Welcome to Essential Releases, our weekly roundup of the albums that we can’t stop playing, and that we think you need to hear.
Copenhagen producer and DJ Kasper Bjørke is best known for making electronic music with a melancholic bent, danceable on the surface but elegiac underneath. That dark cloud has hung especially heavily over his work in recent years: 2018’s The Fifty Eleven Project was conceived as a soundtrack for a film about Bjørke’s close brush with cancer, while 2019’s Nothing Gold Can Stay worked in a reading of the titular Robert Frost poem, easily some of the most depressing (albeit beautiful) verse ever penned. Given the nature of his discography so far, as well as the current state of the world, you’d think Sprinkles would be his darkest effort yet, a cathartic climax after 15 years of mounting anxieties. Instead, the producer has given us his most uplifting work left, a calming set of electronic tunes built around a thorough-line of hope and renewal, rather than unmitigated dread. He’s described the music as “sitt[ing] somewhere between a holiday on the beach and an night in the club,” no doubt a result of its blissful creation process, a deeply personal refuge: Bjørke wrote and assembled Sprinkles at his family cabin on a secluded beach outside Copenhagen, on a loose creative schedule largely dictated by his kids (what you call nap time, he calls new studio time). “Glassy” and “Kites” coast like Balearic pleasure cruises, their shuffling hi-hats and woodwinds drifting on the breeze; other cuts like “RDV” and “Grace,” with their understated drops and minimal construction, present a refined vision of rave music by cutting out the excesses. After a summer of disappointments and unexpected setbacks, we all could use a mental vacation, and Sprinkles is just the thing. All that’s missing is the yacht and the sunscreen.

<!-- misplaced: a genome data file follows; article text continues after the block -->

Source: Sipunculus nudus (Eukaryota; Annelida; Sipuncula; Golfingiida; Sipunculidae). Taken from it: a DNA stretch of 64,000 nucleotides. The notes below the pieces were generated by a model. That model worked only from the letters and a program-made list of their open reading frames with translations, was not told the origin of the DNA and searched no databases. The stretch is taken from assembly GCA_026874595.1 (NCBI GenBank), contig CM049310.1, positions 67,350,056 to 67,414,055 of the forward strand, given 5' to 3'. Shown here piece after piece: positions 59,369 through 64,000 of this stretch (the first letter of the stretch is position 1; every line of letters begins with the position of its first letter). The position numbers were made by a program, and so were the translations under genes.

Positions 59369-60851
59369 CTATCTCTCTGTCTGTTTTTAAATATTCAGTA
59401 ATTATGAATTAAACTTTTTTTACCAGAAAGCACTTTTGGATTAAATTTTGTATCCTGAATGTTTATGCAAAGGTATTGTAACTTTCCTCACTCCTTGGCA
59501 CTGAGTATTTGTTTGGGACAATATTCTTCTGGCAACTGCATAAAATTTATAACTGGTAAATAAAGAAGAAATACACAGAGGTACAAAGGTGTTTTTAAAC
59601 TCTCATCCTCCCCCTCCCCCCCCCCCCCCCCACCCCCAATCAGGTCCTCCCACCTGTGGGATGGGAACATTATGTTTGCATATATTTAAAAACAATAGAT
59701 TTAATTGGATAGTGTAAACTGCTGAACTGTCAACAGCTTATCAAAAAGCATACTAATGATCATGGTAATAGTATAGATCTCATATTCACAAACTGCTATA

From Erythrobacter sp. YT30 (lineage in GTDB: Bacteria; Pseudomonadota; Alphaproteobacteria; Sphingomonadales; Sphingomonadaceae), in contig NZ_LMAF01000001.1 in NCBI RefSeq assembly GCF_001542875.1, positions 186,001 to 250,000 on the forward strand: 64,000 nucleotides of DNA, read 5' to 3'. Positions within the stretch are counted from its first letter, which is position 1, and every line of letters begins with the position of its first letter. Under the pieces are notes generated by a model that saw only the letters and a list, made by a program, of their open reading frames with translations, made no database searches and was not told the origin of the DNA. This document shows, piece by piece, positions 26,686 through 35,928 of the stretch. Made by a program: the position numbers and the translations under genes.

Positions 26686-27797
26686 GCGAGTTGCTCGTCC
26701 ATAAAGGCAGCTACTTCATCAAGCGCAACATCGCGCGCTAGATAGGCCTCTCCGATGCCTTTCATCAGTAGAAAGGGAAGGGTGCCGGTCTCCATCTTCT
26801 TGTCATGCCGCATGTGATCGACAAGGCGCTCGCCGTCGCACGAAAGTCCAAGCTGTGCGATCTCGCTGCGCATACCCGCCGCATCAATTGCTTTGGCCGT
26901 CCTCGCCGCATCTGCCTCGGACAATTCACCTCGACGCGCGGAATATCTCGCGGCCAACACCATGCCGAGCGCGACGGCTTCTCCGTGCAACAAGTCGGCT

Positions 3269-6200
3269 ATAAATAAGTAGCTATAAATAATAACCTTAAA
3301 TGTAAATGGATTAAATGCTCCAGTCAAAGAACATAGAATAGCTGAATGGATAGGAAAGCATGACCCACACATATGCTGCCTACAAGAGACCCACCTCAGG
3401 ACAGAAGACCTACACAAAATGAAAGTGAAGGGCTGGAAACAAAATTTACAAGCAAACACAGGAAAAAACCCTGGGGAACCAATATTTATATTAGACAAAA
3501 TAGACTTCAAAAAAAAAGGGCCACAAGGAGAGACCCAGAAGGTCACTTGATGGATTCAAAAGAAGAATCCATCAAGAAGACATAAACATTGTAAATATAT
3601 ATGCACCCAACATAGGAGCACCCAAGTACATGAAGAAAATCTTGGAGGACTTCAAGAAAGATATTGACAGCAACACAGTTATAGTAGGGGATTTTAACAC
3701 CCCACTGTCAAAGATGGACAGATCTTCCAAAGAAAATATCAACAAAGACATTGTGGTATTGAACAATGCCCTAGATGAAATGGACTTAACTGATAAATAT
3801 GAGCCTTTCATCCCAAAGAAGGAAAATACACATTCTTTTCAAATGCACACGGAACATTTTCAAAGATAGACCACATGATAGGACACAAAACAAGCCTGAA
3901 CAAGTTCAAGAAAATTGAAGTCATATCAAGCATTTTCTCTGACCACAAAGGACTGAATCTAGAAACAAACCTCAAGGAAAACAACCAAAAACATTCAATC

Pink Siifu’s 2020 album NEGRO was a nailbomb set to tape—a furious examination of racism in America, scored to pounding industrial noise and blinding punk rock. So by that metric GUMBO’!, released this past Tuesday, feels like something of an exhale. Musically, it’s lighter and less suffocating: “Living Proof (Family)” unfolds against a soothing, Quiet Storm-like backdrop courtesy of The Alchemist; “Wayans Bros.” is a hectic, trap-y number sporting mile-a-minute verses from Siifu and guest Peso Gordon; and “Bussin’ (Cold)” has all the low-slung Southern funk glory of classic OutKast. And on the first few passes, it’s tempting to clock it as a breezy summertime rap record. But once you start catching what Siifu is saying, the album’s layers start becoming clearer. If NEGRO took as its subject the things that destroy, GUMBO’! is about the things that sustain: family, community, focus, and determination. On the poignant interlude “Scurrrrd,” Big Rube explains, “As I grew older and wiser, I found out it’s not about handing money out/ or who you bought a house/ But striving as a person/ to arrive at the best version of yourself/ Besides, the gift of love/ is miles above/ the worth of material wealth.” The Butcher Brown-produced “SMILE”—which, musically, sounds like an outtake from There’s a Riot Goin’ On—is a celebration of romantic love, and on “Doin Tew Much. (In My Mama Name),” Siifu advises: “It ain’t all about a check.” GUMBO’! is a celebration of all of the things that truly matter.
2 x Vinyl LP
Years before she released her superb debut LP, Couldn’t Wait to Tell You, in July 2020, (Liv).e put out a steady stream of EPs, each with its own theme and musical identity. FRANK resembled a murky funk album from 1975; ::hoopdreams::, with the producer 10.4 ROG, conjured downtempo ‘90s R&B. And while her latest EP, CWTTY+, is being billed as “the true ending” of last year’s album, it works as its own chronicle of fellowship and romantic sorrow. Co-produced by (Liv).e and Mejiwahn, the beats traverse the spectrum of Black music, from acoustic soul (“_21” and “Party Life”), to scant electro-funk (the back half of “Winter Songs”), sophisti-pop (“How It Made Me Feel”) and atmospheric jazz (“Unplug Me Medley”). Much like they do on the LP, the lyrics hover within the mix, lending to the EP’s pondering ethos. Occasionally, one-liners arise to showcase (Liv).e’s flair for conversational text meant to score life’s margins. On “Party Life,” it feels like she’s working out the vocal arrangement, yet the soft muttering works perfectly for the track’s relaxed, sun-kissed soul. Overall, CWTTY+ is a graceful set of wafting melodies and delicate grooves, a proper victory lap for the breakthrough musician.